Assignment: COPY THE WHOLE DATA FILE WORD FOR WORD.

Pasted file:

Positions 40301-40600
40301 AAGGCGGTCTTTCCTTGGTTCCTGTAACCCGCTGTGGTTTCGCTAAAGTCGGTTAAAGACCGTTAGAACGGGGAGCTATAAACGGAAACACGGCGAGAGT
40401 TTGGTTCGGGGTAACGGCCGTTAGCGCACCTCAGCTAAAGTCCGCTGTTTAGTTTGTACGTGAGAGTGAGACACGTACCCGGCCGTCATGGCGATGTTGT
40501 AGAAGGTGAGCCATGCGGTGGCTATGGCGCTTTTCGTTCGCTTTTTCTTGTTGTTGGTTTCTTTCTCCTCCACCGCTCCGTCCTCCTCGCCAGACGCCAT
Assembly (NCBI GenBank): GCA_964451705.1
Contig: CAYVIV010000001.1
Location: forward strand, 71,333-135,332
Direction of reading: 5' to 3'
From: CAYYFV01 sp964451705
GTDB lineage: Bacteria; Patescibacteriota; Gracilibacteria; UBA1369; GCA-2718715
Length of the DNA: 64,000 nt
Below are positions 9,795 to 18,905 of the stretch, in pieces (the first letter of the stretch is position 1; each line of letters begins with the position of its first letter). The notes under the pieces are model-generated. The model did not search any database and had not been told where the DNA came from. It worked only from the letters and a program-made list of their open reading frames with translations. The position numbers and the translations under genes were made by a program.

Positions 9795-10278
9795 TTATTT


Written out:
Positions 40301-40600
40301 AAGGCGGTCTTTCCTTGGTTCCTGTAACCCGCTGTGGTTTCGCTAAAGTCGGTTAAAGACCGTTAGAACGGGGAGCTATAAACGGAAACACGGCGAGAGT
40401 TTGGTTCGGGGTAACGGCCGTTAGCGCACCTCAGCTAAAGTCCGCTGTTTAGTTTGTACGTGAGAGTGAGACACGTACCCGGCCGTCATGGCGATGTTGT
40501 AGAAGGTGAGCCATGCGGTGGCTATGGCGCTTTTCGTTCGCTTTTTCTTGTTGTTGGTTTCTTTCTCCTCCACCGCTCCGTCCTCCTCGCCAGACGCCAT
Assembly (NCBI GenBank): GCA_964451705.1
Contig: CAYVIV010000001.1
Location: forward strand, 71,333-135,332
Direction of reading: 5' to 3'
From: CAYYFV01 sp964451705
GTDB lineage: Bacteria; Patescibacteriota; Gracilibacteria; UBA1369; GCA-2718715
Length of the DNA: 64,000 nt
Below are positions 9,795 to 18,905 of the stretch, in pieces (the first letter of the stretch is position 1; each line of letters begins with the position of its first letter). The notes under the pieces are model-generated. The model did not search any database and had not been told where the DNA came from. It worked only from the letters and a program-made list of their open reading frames with translations. The position numbers and the translations under genes were made by a program.

Positions 9795-10278
9795 TTATTT